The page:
Congressman Ted Deutch (D-District 21) addressed Central Palm Beach County Chamber of Commerce members Monday about the need for Congress to set aside partisan brinksmanship and work together.
Speaking at a luncheon held Monday at the Greenacres Community Center, Deutch began by thanking the chamber for working with State Rep. Lori Berman (D-District 90) to put on a job fair Oct. 1 at the Lantana library, 4020 Lantana Road, from 9 a.m. to 1 p.m., which he said is the kind of activity that will help recharge the economy.
“There are people who talk about things we should do, and there are people who actually get involved, not like our Congress, and we are grateful for that,” he said.
Deutch said had enjoyed being back at home while Congress was out of session to hear from the people he represents.
“I go back to Washington tomorrow, and I always enjoy my time at home because it gives me the opportunity to see my constituency and learn from all of you,” he said. “Your chamber has been a terrific resource to me since my election. The men and women who are involved with the chamber really represent some of the greatest drivers of economic growth here in Palm Beach County.”
Deutch said local business and opinion leaders’ desire to move South Florida’s economy forward is a welcome change to what he sees as obstructionism in Washington.
“The Central Palm Beach County Chamber represents dozens of businesses large and small, an array of industries from media, manufacturing, law, healthcare, insurance and really everything in between,” he said. “Members may not agree on every issue, but I know as well as anyone that sitting in this room today are some Democrats and some Republicans, some independents, and I imagine there are a fair number of you who don’t really like politics these days, which I really can’t blame you at all for.”
He congratulated chamber members for their collaborative efforts in getting the local economy moving again. “You are well aware you can accomplish so much by working together, [rather] than by working against each another,” he said, explaining that he wished that model would be used in Washington.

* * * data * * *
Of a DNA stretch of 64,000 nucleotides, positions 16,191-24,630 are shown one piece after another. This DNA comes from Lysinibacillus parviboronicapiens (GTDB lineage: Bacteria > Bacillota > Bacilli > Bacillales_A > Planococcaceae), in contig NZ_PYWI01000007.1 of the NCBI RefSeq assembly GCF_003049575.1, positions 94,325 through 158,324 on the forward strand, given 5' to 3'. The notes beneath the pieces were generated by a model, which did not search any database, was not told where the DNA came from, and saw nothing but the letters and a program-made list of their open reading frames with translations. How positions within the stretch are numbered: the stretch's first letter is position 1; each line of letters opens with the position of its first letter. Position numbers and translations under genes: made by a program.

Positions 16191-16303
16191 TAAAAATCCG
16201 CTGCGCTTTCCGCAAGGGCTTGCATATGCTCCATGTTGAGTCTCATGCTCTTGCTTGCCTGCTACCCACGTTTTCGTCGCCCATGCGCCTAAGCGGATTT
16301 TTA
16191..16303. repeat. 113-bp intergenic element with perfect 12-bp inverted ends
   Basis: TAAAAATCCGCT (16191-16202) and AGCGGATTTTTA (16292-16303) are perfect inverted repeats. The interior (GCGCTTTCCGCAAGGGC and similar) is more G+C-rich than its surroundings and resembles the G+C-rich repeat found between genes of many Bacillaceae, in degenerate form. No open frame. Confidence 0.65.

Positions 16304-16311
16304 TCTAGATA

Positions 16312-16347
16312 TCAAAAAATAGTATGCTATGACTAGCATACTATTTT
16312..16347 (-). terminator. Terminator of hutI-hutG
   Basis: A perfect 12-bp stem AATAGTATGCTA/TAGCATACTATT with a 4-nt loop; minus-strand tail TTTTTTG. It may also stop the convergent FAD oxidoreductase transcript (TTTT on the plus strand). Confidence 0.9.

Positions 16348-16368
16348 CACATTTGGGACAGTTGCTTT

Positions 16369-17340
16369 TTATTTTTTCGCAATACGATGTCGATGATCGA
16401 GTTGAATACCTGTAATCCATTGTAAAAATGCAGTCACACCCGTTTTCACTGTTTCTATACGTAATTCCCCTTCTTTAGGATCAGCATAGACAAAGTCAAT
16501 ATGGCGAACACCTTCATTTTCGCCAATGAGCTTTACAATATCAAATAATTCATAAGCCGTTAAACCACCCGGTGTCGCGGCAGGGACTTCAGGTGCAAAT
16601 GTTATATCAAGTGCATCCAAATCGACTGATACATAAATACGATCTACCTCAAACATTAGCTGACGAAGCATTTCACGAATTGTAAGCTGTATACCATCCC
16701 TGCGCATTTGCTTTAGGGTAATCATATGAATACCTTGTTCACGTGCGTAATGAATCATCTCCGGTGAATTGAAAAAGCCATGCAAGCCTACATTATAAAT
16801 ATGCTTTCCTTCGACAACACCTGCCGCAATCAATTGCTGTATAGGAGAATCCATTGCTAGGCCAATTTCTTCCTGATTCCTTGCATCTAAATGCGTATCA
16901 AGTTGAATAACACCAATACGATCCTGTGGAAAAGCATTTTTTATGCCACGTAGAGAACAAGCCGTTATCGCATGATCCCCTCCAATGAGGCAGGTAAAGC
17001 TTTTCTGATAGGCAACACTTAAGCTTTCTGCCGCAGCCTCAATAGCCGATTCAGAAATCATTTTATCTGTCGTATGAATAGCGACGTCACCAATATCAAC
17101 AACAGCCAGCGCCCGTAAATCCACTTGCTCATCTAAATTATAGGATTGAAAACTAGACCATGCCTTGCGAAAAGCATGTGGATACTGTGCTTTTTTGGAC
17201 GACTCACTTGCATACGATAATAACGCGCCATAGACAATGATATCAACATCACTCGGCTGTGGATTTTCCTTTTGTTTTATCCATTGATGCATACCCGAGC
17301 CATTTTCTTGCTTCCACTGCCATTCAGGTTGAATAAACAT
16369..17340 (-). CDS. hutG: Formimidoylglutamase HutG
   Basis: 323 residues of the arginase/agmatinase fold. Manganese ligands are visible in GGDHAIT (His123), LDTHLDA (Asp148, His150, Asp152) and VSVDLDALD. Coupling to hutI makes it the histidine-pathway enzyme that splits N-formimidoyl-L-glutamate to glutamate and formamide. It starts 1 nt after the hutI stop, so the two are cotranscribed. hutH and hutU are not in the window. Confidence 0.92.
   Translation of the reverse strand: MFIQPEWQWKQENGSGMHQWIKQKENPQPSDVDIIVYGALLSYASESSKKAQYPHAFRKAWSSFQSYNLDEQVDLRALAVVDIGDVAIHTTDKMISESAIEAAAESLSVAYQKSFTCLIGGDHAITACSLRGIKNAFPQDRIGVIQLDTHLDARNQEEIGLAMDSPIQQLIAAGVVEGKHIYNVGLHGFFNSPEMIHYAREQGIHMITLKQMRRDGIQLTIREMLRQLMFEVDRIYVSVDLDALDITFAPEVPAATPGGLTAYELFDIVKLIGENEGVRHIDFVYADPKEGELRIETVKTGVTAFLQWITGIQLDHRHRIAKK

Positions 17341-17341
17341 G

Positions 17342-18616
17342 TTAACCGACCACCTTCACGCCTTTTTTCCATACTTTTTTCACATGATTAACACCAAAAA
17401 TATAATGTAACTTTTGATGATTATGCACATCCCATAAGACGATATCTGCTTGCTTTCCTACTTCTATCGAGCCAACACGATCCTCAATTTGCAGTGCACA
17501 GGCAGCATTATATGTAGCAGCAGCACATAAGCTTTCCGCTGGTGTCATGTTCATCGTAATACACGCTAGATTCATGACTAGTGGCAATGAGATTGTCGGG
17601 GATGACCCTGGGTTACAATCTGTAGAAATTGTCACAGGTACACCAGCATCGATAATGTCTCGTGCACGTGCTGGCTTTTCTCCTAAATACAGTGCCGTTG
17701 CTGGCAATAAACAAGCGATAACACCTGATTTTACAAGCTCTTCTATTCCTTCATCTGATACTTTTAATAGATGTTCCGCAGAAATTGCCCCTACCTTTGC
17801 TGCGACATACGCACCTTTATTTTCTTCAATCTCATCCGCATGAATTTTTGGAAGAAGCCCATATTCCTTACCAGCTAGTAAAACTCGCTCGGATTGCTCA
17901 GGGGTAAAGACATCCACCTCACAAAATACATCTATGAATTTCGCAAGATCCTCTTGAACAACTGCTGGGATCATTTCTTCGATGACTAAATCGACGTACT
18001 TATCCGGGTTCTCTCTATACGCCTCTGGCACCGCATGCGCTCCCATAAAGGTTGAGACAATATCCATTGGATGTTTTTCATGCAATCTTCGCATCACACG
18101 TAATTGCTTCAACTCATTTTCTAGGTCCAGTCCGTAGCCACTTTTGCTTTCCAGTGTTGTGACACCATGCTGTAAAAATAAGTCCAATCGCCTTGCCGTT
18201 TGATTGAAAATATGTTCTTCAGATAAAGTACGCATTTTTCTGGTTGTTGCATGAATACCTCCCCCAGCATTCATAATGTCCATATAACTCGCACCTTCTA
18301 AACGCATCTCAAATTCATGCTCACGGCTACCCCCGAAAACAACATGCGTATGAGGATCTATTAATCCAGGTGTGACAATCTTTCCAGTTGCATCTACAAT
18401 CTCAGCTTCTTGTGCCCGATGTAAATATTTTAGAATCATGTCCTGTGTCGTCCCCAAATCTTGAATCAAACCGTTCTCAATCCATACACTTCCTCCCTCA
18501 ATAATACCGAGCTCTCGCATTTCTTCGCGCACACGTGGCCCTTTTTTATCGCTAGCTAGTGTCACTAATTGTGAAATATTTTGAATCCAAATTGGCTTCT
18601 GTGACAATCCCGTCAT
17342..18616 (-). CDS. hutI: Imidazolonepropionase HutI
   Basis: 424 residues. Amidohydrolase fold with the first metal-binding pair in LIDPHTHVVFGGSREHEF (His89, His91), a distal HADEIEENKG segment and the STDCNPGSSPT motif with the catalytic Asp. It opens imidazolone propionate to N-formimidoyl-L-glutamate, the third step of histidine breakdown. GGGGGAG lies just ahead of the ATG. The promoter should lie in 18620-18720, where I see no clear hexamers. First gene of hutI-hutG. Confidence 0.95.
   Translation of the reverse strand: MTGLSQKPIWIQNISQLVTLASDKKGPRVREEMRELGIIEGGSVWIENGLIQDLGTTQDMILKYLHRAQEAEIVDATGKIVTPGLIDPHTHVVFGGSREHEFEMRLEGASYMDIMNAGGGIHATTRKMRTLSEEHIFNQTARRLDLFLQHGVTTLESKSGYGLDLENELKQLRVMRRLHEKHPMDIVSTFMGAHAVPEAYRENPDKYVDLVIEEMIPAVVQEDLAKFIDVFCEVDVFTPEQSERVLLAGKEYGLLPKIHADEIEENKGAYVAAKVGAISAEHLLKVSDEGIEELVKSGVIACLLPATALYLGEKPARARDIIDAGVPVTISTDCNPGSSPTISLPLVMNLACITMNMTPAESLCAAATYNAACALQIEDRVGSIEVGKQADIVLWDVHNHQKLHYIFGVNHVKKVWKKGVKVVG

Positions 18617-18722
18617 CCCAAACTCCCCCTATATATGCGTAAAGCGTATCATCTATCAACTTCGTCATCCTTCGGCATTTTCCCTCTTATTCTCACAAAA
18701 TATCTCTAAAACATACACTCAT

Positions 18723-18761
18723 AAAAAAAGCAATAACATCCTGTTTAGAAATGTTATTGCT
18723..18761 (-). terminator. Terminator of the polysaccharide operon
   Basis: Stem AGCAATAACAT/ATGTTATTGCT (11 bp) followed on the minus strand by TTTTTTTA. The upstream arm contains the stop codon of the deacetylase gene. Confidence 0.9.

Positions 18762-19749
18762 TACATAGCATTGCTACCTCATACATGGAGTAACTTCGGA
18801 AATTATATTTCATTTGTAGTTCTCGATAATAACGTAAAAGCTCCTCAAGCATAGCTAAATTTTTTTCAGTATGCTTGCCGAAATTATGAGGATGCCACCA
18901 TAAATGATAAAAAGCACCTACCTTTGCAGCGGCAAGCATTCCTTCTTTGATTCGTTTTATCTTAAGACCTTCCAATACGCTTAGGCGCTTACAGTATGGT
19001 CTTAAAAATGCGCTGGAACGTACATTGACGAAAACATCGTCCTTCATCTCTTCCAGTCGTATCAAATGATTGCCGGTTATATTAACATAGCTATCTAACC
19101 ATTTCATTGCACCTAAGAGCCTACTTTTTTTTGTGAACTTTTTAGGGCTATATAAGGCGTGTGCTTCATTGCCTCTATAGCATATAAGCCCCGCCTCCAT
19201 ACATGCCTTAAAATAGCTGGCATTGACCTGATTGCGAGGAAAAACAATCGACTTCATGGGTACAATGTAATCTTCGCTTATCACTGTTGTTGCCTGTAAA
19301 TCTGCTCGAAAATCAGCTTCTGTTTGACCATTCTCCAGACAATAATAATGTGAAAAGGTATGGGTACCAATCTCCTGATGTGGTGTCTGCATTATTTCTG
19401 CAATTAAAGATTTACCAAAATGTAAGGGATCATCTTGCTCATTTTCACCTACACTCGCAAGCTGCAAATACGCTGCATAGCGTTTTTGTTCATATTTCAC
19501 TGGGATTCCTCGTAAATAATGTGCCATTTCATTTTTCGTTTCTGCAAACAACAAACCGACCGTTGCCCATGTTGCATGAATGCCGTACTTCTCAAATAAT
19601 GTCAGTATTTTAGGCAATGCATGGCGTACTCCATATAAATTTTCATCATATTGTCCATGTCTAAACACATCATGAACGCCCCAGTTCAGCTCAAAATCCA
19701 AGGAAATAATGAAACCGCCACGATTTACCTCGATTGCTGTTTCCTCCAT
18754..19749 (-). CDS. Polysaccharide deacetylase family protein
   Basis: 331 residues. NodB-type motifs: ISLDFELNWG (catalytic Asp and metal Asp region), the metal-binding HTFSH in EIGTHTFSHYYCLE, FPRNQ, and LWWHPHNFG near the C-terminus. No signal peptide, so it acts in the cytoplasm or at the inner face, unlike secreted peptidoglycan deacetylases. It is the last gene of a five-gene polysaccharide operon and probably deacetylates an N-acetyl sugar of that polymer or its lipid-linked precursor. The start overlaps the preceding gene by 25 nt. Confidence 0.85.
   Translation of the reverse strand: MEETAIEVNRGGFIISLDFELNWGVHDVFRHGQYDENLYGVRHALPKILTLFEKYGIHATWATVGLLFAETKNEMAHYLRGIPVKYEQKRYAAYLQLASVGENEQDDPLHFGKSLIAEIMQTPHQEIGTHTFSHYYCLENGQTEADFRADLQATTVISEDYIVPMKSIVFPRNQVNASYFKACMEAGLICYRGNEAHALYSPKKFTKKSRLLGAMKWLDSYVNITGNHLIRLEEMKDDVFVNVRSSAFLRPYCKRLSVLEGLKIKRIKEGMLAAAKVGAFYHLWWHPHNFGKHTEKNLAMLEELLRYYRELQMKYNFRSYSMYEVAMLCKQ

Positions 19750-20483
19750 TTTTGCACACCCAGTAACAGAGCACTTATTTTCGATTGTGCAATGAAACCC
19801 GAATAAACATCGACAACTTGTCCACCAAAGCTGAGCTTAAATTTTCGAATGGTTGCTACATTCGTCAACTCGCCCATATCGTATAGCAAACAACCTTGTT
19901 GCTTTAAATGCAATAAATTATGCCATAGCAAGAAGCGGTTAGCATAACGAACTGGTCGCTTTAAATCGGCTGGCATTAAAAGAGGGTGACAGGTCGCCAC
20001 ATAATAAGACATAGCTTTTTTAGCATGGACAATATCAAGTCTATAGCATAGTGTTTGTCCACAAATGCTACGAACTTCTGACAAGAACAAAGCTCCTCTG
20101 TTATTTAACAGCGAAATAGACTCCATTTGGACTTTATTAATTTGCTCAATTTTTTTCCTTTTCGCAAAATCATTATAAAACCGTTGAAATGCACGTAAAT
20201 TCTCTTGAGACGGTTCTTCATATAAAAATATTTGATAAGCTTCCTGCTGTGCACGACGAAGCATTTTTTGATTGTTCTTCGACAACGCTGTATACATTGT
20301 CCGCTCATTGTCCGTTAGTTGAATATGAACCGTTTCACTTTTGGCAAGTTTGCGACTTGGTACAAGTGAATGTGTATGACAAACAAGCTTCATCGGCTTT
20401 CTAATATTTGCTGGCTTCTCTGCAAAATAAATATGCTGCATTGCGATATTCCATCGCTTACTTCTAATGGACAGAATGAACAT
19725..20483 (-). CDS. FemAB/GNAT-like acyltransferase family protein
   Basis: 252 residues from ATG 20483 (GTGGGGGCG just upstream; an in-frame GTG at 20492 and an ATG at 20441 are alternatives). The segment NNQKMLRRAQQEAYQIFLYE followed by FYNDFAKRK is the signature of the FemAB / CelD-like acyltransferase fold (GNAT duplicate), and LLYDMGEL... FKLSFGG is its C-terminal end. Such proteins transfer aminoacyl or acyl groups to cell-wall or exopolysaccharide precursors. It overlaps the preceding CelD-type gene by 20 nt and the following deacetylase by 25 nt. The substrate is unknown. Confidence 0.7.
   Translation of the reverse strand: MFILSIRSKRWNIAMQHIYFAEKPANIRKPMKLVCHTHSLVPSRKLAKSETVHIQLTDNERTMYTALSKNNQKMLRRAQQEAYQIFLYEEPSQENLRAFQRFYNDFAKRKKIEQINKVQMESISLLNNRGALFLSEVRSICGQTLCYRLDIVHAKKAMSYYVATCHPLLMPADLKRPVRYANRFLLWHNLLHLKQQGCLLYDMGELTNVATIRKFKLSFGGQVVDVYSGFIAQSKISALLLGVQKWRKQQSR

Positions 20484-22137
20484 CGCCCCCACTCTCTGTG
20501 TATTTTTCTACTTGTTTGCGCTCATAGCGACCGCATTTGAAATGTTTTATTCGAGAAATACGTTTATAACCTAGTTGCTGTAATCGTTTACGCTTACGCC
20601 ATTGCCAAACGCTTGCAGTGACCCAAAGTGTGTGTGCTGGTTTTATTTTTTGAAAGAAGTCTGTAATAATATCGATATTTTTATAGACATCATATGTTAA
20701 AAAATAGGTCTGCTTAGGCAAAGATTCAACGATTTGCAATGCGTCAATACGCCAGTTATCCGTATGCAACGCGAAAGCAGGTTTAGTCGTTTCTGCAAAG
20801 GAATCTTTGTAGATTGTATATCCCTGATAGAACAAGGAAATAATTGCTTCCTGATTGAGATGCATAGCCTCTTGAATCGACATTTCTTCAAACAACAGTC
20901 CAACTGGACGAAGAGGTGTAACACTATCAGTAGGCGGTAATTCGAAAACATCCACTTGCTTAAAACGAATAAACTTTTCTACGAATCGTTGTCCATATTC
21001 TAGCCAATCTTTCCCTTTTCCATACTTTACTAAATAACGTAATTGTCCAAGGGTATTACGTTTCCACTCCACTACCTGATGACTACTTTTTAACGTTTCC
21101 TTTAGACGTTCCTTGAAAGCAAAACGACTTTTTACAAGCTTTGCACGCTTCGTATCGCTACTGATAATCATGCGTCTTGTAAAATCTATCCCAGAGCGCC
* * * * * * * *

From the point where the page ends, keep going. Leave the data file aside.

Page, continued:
Through 2013, the economy has continued a long and slow recovery from a five-year financial crisis, but it has not been recovering fast enough, Deutch said.
“We’ve added jobs, but not as many jobs as we need,” he said. “Too often we forget how deep the hole was.”
Deutch explained that between 2007 and 2010, the economy lost 3.7 million jobs, and if job growth continues at the current rate of about 165,000 per month, it will take at least another year to return to the level of employment in December 2007. It will take even longer to reach full employment, given that there are more Americans now looking for work.
“If you want to achieve full employment, economic growth is going to have to pick up the pace substantially,” Deutch said. “The question is whether or not Washington is up to the task, and that, frankly, is where I believe leaders like you fit in.
From infrastructure to the housing market to public schools, Deutch said local business leaders can show Congress the correct path.
“We need Congress to recognize that finding common ground is the only way to move forward,” he said. “We need more bipartisan collaboration instead of relentless obstructionism. And we need more compromise instead of ideological extremism that too often generates the headlines.”
Deutch applauded chamber members for embracing priorities that promote job creation.
“Investments in infrastructure and education are great examples,” he said. “Unfortunately, some of my colleagues in Washington seem to have forgotten the importance of infrastructure to the business community. They have turned investment into a dirty word, yet we know that investment hinges on the promise of return, and that’s why it’s so important for us as a country to invest in the 21st century infrastructure that’s going to allow us to compete with other international competitors in a global economy.”
He pointed out that the construction industry has not fully recovered from the recession.
“It’s time, I think, that we put those engineers and contractors and workers back on the job doing the work that America knows needs to get done,” Deutch said. “Unfortunately, infrastructure is just one of the investments that we know we should be expanding, but instead are being subject to massive cuts through sequestration.”
Those cuts will come back to haunt the nation, he said.
“When it comes to education, we are already seeing the effect of sequestration,” Deutch said. “We see it in the elimination of 50,000 Head Start slots for the programs that should be starting this fall. It’s happening at a time when we all know, and the research bears this out, that early childhood development can help narrow the achievement gap that sets things up for success.”
On college campuses, sequestration is slashing federal work-study programs for students who are trying to support themselves in school, and slowing down medical research that can also lead to new treatments and cures for cancer, Alzheimer’s disease and other illnesses, Deutch said.
“Tomorrow I’m going back to Washington, and at the top of our agenda, where it should have been for the past three months, we will hopefully reach a compromise to keep the government running beyond Sept. 30,” he said. “The kind of brinksmanship that has been played in Washington has plagued our budget debates, and it’s not good for our economy. It prevents us from taking a long view, the view that any business owner takes. In working together, we address the many challenges that confront the nation in the 21st century.”
ABOVE: Congressman Ted Deutch addresses business leaders at Monday’s Central Palm Beach County Chamber of Commerce luncheon in Greenacres.